Maya Vincelli is the Assistant Director of Retail Operations for Dining Services at University of Richmond in Richmond, Virginia. She oversee three cafes and two stores, and is currently working on a new wellness cafe opening in fall 2020. Maya began cooking at an early age with her mother and grandmother, celebrating their homegrown produce and southern roots. At the age of 14, she got her first food service job baking at a local café, and never looked back. To date, Maya has had over two dozen food service jobs ranging from making ice cream and roasting coffee to working in fine dining and with exotic seafood. She has always enjoyed the camaraderie, pace, and excitement of a kitchen, whether at home or at work. Maya doesn't believe in the tropes of a screaming chef, slamming pans and throwing out food. Her belief is that Chefs have the unique ability to not only shape a menu, but cultivate the culture of the kitchen. She strives to provide people-first policies, as well as inclusive and respectful kitchens where people with all backgrounds and abilities have the opportunity to be creative and continue their culinary journey.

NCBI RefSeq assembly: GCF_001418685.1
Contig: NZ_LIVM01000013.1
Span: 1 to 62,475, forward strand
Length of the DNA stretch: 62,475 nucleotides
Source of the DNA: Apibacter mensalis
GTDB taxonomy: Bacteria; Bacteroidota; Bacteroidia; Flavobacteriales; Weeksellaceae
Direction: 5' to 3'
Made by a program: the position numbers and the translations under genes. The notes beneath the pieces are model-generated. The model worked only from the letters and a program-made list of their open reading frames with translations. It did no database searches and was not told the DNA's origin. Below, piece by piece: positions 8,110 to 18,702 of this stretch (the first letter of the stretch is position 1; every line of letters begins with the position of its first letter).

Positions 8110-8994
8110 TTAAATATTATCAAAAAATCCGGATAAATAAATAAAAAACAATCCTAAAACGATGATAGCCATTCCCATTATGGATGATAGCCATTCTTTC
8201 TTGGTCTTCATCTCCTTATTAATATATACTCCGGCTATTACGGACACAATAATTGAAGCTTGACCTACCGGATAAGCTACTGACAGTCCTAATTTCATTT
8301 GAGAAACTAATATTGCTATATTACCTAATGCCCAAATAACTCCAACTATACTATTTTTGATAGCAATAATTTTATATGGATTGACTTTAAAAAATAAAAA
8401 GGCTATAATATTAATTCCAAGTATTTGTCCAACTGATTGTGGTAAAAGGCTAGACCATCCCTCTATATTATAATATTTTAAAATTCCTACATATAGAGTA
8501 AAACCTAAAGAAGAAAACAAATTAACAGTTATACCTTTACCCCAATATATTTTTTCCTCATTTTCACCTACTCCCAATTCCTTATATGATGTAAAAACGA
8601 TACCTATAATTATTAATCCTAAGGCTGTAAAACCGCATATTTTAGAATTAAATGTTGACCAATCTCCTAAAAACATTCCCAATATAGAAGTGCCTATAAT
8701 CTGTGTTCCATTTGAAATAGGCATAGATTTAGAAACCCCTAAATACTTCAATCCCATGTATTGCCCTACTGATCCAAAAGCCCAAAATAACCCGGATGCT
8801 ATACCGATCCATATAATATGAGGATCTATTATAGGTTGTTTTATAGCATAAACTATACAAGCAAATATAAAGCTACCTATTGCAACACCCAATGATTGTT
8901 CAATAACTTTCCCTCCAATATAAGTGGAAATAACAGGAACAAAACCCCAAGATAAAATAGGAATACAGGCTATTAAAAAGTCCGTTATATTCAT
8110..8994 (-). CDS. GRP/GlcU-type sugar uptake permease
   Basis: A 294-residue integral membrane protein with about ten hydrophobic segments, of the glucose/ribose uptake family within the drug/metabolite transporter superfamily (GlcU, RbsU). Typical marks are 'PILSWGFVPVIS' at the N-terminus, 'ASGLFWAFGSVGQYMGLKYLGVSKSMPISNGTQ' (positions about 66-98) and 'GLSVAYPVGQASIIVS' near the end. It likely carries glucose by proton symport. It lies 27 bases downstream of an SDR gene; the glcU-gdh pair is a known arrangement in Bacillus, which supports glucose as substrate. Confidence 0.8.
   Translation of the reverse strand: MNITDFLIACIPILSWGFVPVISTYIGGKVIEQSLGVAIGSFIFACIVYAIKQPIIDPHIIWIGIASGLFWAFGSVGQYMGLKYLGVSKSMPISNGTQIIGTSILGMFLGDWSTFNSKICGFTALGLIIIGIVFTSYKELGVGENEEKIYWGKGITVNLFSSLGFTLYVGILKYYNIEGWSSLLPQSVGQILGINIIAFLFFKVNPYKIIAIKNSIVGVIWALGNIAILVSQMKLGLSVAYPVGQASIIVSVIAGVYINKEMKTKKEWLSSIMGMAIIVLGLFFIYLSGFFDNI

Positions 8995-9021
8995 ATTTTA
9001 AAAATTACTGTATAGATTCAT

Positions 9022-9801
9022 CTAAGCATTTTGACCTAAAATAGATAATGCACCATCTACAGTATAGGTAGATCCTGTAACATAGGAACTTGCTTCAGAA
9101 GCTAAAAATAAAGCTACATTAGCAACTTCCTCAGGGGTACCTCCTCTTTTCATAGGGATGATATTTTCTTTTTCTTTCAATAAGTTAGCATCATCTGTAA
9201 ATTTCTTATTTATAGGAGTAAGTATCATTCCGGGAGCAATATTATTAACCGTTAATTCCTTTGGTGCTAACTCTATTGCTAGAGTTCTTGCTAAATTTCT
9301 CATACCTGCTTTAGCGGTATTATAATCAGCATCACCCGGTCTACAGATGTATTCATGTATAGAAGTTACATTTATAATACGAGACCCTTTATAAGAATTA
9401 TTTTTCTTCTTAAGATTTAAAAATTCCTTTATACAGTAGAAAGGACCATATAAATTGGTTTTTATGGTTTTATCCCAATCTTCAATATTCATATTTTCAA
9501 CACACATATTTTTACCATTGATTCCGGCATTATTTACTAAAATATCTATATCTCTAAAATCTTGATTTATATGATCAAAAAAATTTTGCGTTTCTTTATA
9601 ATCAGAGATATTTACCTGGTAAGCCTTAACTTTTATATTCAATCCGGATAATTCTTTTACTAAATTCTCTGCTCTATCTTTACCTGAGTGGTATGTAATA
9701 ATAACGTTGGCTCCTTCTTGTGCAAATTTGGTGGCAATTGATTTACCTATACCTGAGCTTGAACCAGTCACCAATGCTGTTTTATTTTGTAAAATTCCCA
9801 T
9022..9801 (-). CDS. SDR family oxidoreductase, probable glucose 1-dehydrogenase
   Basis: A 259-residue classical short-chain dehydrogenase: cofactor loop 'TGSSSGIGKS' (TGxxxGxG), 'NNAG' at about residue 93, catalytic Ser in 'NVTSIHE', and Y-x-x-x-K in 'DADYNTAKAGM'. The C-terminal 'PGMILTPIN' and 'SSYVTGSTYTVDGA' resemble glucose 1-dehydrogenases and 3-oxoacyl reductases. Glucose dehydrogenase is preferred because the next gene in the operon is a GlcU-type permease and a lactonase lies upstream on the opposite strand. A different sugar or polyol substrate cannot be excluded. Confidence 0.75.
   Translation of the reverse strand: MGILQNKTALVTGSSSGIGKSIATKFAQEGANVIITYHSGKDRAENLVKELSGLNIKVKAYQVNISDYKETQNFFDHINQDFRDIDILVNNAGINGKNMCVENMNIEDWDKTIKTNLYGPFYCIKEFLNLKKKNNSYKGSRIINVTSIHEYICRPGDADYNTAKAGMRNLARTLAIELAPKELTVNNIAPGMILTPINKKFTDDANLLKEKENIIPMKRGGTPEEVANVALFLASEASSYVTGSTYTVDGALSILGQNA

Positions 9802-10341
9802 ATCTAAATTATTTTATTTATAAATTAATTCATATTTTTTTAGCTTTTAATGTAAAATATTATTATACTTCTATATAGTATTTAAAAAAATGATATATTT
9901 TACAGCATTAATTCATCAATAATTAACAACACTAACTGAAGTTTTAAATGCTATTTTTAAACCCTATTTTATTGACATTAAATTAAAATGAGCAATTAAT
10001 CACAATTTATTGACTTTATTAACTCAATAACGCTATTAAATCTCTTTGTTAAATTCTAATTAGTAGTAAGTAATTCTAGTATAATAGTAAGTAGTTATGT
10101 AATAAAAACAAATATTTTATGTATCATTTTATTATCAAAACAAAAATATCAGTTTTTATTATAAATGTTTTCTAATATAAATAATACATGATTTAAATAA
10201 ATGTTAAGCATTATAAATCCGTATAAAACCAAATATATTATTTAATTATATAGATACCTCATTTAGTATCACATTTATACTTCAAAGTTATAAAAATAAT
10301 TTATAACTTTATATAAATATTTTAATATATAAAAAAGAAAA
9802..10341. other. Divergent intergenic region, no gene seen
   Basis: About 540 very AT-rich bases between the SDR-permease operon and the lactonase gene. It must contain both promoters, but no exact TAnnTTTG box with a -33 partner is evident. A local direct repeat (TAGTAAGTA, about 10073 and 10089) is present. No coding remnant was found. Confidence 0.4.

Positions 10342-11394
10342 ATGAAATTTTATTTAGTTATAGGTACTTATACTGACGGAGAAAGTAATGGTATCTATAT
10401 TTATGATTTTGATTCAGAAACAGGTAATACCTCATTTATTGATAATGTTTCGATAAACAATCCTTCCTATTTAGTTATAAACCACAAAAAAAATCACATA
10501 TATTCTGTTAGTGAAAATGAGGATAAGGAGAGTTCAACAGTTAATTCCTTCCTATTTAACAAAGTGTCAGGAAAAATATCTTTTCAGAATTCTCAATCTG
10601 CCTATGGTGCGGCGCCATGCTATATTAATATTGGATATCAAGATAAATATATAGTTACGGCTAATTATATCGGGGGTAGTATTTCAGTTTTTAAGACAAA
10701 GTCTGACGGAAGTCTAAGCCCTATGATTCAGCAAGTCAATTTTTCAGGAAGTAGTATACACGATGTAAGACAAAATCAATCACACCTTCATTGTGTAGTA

RAPID FIRE Q&A
I am so interested in what is going on with our Generation Z customers. They are so different than the millennials that we are just finished serving. They're interested in global flavors, risky or non-traditional spices, sauces and condiments. They love to try something new.